As I began going through 200 year old books and letters, I often asked myself that very question: why does this matter? However, as I was going through the letters and diary entries that I read and reread multiple times, I found the untold story of the people that helped build the foundation of Indiana University. In one entry was Theophilus’ reaction to the second time the university burned down in 1883. Or Andrew’s thoughts on the state sending agents to ensure the university was doing its job. A personal favorite was Theophilus’ reactions to the state government chartering that school in West Lafayette. I found that these letters, books, and diaries all had a story that enrich the story and legacy of Indiana University.
The little university established on the frontier of a new nation in 1820 has grown into a world renowned center for research, performance, and teaching. Indiana University has been a catalyst of change for the betterment of Indiana, and the world. IU is home to some of the world’s brightest thinkers, leaders, and to all Hoosiers, past, present, and future. We owe all of this to the life and work of Andrew and Theophilus Wylie. When you think, “IU is home” or see the 5 NCAA Basketball Championship banners in Assembly Hall, or just simply stand in awe of one of America’s most beautiful college campuses, we hope you look back at these men and their formative role in the university you know and love today. As our Alma Mater today proclaims, “She’s the Pride of Indiana,” fulfilling the Board of Trustees’ vision in inviting Andrew Wylie to become president so many years ago.
By: Rebecca Karstensen, Wylie House Museum Library Assistant
I want to make you laugh today.
It’s April, which means we students are in the thick of our semester work, probably balancing a job, extra-curricular activities, friends, family, a grouchy landlord, or maybe even some mental health struggles. I get it, and I’m there in the struggle with you. If you aren’t a student, maybe you’re overwhelmed with work or family, or some other unexpected, joy-draining crisis. When did life become a great big toil fest?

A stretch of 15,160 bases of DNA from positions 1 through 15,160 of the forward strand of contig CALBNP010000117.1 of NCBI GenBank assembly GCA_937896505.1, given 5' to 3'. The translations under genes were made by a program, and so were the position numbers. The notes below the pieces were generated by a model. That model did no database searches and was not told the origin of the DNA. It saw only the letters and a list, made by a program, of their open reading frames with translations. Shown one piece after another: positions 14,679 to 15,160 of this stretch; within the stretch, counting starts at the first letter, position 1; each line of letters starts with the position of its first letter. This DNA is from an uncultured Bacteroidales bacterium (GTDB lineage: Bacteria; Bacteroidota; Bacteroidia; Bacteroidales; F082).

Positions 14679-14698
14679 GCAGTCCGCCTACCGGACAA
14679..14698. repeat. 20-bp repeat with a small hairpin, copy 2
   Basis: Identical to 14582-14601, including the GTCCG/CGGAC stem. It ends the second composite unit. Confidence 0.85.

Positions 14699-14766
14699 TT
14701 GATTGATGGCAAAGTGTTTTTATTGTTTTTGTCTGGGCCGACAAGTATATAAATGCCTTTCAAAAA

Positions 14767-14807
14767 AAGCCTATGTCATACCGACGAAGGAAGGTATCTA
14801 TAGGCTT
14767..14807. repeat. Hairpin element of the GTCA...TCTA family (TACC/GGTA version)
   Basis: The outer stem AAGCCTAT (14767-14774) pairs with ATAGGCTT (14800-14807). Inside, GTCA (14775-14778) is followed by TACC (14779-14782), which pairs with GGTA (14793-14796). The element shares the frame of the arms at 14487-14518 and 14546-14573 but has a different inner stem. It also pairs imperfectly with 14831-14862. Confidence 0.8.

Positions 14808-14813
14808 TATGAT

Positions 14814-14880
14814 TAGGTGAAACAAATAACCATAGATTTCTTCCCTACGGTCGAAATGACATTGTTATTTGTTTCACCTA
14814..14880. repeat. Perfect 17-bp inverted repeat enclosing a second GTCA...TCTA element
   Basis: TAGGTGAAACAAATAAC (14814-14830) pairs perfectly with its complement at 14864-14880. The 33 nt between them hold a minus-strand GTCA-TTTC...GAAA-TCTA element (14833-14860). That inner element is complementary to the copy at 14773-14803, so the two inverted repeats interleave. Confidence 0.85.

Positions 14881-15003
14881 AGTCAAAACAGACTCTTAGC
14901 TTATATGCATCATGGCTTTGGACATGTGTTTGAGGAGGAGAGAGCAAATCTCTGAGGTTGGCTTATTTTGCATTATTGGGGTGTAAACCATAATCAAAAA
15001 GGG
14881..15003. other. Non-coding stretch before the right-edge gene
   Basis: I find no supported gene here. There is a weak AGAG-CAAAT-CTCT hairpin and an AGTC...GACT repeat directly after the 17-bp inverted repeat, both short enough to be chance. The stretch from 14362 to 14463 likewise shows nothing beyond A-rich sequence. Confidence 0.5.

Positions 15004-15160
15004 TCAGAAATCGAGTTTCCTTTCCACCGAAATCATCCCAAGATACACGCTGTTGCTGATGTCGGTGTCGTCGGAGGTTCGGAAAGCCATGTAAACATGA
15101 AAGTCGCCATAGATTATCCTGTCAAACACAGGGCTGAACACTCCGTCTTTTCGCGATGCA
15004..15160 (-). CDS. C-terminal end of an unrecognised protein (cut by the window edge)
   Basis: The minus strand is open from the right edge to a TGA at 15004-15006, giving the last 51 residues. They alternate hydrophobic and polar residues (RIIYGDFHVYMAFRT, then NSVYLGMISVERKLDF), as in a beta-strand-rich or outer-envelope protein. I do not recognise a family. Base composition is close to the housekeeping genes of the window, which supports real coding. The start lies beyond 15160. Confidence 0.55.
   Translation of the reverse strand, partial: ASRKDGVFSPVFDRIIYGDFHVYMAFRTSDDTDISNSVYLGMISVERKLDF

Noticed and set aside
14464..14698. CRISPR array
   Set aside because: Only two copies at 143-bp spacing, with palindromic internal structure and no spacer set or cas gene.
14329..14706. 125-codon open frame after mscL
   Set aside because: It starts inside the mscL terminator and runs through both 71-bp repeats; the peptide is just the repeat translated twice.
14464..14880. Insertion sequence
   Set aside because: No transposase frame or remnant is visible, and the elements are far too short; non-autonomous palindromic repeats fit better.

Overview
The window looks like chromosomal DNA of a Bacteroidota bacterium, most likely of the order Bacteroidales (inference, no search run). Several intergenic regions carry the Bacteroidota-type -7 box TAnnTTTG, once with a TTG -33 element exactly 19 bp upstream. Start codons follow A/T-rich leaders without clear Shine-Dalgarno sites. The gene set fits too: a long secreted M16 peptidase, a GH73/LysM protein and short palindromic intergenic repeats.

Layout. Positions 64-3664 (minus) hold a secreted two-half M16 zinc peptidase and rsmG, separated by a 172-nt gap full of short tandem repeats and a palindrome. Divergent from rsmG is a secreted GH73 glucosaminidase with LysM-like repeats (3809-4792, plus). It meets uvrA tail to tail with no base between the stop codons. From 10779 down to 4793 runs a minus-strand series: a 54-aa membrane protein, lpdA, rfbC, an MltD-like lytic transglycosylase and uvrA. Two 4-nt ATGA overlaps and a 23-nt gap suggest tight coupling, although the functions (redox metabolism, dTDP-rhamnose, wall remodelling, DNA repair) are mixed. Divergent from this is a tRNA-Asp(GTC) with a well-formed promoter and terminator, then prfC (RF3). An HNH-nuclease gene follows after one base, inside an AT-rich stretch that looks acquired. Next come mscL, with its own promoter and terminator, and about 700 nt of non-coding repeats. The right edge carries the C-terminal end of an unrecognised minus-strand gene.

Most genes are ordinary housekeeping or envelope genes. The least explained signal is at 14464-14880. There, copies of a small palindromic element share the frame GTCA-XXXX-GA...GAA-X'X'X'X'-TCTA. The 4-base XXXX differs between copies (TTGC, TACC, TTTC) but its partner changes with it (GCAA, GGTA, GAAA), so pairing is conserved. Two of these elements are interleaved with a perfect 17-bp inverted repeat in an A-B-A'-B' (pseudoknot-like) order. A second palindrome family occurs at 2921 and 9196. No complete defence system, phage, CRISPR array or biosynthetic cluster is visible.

I wrote this blog with the hope that it would bring some cheer and laughter to you, while still providing enough educational information that you don’t have to feel too guilty for taking a break to read it. After all, you’re learning something…right?
I think we can agree that there’s something about watching or experiencing something funny that makes us feel good.
Science backs up this feeling. According to this article from Huffington Post, laughter helps relieve stress and pain, boost your immune system, reduce blood pressure, stimulate your mind, and provide a good workout (around 50 calories burned for 10-15 minutes of laughter).
Want to improve your health and well-being? Just watch some vines or your favorite stand-up comedian and you’ll be on your way to bliss.
But, at least in the United States, humor had very little influence on our culture until about 100 years ago. Before that, laughing or even smiling too much was considered foolish and unintelligent. Even prominent humorists of the time, such as Ralph Waldo Emerson (pictured below), agreed with this sentiment.
While traveling through England in May of 1848, Emerson wrote to a friend regarding one of his newfound English acquaintances. He writes,
“The one thing odious to me now is joking . . . The day’s Englishman must have his joke, as duly as his bread. God grant me the noble companions whom I have left at home, who value merriment less, and virtues and powers more (emphasis added).”
Yikes. That scathing review could help to explain why people didn’t smile in photos during the 19th century. Check out this video for more on that:
Fortunately for us stressed-out, exhausted ‘mericans in need of a good laugh, that attitude began to change in the late 1800s, marked by the 1871 debut of the first successful humor magazine in the United States, Puck. Inspired by the British humor magazine—Punch–Puck was a fully colorized, cartoon-filled, German-language humor magazine that ran from 1871 to 1936.
After the apparent success of Puck, humor magazines began popping up everywhere, especially among universities. Yale was the first to release a student humor publication—the Yale Record. Harvard followed with their Harvard Lampoon in 1876, and Stanford joined the club later with their Stanford Chaparral in 1899. These student humor magazines became the foundation for American comedy to flourish. Harvard Lampoon, especially, published many of the jokes that we still chuckle about today. Here’s a classic example:
“Barber – ‘Have a hair cut, sir?’
Gentleman – ‘Thank you, thought of having several of them cut.’”
To me, it comes as no surprise that one of the first true American experiences with comedy came from university student-ran magazines. We college students understand the need to let off steam, and what better way to express our frustrations than to channel them into jokes? Nowadays, one of the most popular humor websites on the interwebs is none other than CollegeHumor, a comedy website that began as a student humor magazine.
Once people began to respect humor more, comedy took off in the United States, and it’s now integral to our culture. From satirists such as Stephen Colbert, to stand-up comedians like Kevin Hart, we Americans love comedy, and our tradition of student humor magazines marks a unique form of humor.